The American chip company is trying its hand at being a contract manufacturer and is looking for customers for its new factory in Magdeburg.
Munich Intel is not having its own stand at the IAA motor show in Munich. The US chip manufacturer is still represented at a high level: Sales Director Christoph Schell is currently trying to get orders for the group’s new, 30 billion euro factory in Magdeburg.
Intel wants to operate on a large scale as a contract manufacturer on the Elbe. “Customers in Germany and Europe should ask themselves: How much dependence do I want on Asia?” Schell told Handelsblatt. So far, most companies have sourced their semiconductors from contract manufacturers, so-called foundries, in the Far East.
Schell, on the other hand, promises to offer the entire value chain in Europe in the future. The core of production takes place in Saxony-Anhalt, and the company is planning its own factory in Poland for around four billion euros for assembly and testing. Intel wants to supply customers more reliably than its competitors in Asia, who were unable to keep up with orders, especially during the pandemic.
Intel will take a two-pronged approach in the future
For sales director Schell, the IAA is almost a home game: the only German top manager at Intel comes from Kirchheim/Teck in Swabia. A year and a half ago, the business economist moved from the computer manufacturer HP to the second largest semiconductor company in the world.
So far, Intel has produced almost exclusively for its own needs. The group is the world’s largest provider of processors for PCs and notebooks. That is currently changing: “Intel is now taking a two-pronged approach,” explained Schell.
The Intel sales director is looking for customers for the new factory in Magdeburg.
The new production lines in Magdeburg are primarily intended to serve German and European customers. These can be chip manufacturers such as Infineon or NXP as well as industrial groups that design their own semiconductors. The model is the car brand Tesla, which has long been using chips it designed itself.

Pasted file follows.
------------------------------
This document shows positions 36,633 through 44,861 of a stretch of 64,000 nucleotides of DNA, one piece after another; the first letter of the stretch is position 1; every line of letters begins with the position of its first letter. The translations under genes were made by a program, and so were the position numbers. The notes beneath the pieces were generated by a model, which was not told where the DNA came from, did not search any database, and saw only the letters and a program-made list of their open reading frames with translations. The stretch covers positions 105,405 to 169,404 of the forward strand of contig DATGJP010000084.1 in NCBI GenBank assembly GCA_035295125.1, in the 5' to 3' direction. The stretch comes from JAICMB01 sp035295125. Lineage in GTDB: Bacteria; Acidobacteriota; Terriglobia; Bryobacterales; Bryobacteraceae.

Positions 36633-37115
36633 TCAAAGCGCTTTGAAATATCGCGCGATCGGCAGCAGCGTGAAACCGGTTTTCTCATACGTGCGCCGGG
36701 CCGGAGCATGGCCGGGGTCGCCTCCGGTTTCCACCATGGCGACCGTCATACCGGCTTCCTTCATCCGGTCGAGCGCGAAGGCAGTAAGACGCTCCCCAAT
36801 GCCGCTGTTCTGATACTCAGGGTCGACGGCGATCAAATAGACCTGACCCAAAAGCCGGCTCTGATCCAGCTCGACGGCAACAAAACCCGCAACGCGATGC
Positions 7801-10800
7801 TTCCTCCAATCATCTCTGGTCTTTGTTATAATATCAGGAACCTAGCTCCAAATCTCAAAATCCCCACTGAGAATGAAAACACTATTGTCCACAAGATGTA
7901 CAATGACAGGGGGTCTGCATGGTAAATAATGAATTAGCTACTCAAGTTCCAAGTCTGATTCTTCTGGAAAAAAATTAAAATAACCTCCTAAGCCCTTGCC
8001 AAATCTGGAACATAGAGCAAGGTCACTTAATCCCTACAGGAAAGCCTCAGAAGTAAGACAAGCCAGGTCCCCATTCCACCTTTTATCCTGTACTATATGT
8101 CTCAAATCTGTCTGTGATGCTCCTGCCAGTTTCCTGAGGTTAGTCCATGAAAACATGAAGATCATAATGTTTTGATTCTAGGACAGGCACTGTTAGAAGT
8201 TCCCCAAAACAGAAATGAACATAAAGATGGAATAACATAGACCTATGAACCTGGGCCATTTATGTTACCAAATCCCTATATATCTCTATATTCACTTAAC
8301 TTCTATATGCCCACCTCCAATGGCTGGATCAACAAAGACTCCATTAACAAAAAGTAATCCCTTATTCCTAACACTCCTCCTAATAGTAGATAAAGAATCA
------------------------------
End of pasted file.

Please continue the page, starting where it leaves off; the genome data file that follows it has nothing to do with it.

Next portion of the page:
However, Intel has to prepare for fierce competition. The contract manufacturer Globalfoundries is also aiming for completely European production. The US company has been producing in Dresden for years and will in future package the semiconductors together with a partner in Portugal.
But that’s not all: TSMC, the world’s largest contract manufacturer, is setting up shop in Saxony and will therefore be able to advertise with the “made in Europe” label in the future. The Taiwanese have a huge advantage over Intel: They have already won major customers. Bosch, Infineon and NXP are involved in the ten billion euro factory on the Elbe.
Intel is already collecting an upfront payment
However, there is “a good response” to Intel’s foundry plans, assured Schell in Munich. The company received a large advance payment from a future customer, CEO Pat Gelsinger explained at a conference last week. However, the manager did not want to give the name of the client.
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For Intel, this is not just important as a sign to other potential customers. Since business is currently going badly, the Silicon Valley company can put the down payment to good use for its billion-dollar investments. Intel is currently building new factories in Arizona and Ohio. According to Schell, construction work in Magdeburg should start next spring at the latest. However, the EU has not yet approved the state subsidies: the federal government is supporting the settlement with around ten billion euros.
Planned Intel chip factory
New building in Magdeburg: Intel not only wants to manufacture for its own needs, but also work as a contract manufacturer.
Potential customers are very positive about Intel’s plans to become a successful contract manufacturer in Europe. “We need factories in different parts of the world,” Qualcomm boss Cristiano Amon told Handelsblatt. The cell phone chip specialist is TSMC’s second largest customer, just after Apple.
So far, the US company stands or falls with TSMC production in Taiwan. The San Diego company largely foregoes having its own factories. If the bands at TSMC stand still, Qualcomm is also paralyzed.
An attractive alternative for Qualcomm
The Intel factory in Europe is also attractive for Qualcomm because the company is increasingly doing business with the European auto industry. The US group supplies BMW, Mercedes and the VW Group, among others. Car companies are increasingly pushing for regional chip production in order to become independent of suppliers from Asia.
Intel wants to set itself apart from its foundry competitors by producing chips with the smallest structure sizes in Magdeburg. Such semiconductors are also finding more and more buyers in Europe because cars are becoming mobile computers and require correspondingly advanced chips. TSMC, on the other hand, wants to offer older generations of technology in Dresden.
More: The chip manufacturer wants to fill 3,000 positions in Magdeburg
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